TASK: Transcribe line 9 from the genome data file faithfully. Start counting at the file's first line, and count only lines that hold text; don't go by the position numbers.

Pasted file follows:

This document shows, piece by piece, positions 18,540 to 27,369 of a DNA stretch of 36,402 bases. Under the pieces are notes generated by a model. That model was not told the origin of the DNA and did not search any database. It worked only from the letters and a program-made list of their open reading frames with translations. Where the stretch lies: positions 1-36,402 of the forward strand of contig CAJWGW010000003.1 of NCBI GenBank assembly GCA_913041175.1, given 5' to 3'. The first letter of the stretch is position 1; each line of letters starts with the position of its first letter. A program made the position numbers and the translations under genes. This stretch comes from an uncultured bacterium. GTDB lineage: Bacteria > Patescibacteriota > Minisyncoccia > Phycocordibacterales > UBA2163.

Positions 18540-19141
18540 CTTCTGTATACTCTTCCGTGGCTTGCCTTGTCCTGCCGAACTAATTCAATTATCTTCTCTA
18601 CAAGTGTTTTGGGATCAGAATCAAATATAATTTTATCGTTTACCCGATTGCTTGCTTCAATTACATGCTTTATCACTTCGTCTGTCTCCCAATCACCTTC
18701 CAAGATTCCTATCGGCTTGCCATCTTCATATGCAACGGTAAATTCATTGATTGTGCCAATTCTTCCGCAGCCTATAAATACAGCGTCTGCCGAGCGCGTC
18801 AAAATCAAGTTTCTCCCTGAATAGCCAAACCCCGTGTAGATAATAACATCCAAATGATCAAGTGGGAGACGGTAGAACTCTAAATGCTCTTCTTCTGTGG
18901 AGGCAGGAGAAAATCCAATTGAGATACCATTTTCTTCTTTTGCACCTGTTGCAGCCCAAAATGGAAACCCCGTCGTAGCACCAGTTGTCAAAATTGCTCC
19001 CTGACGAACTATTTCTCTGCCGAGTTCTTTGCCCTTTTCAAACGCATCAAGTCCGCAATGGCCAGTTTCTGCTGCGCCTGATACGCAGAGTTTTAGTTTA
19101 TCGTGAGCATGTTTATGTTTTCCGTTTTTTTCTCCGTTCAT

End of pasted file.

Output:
19101 TCGTGAGCATGTTTATGTTTTCCGTTTTTTTCTCCGTTCAT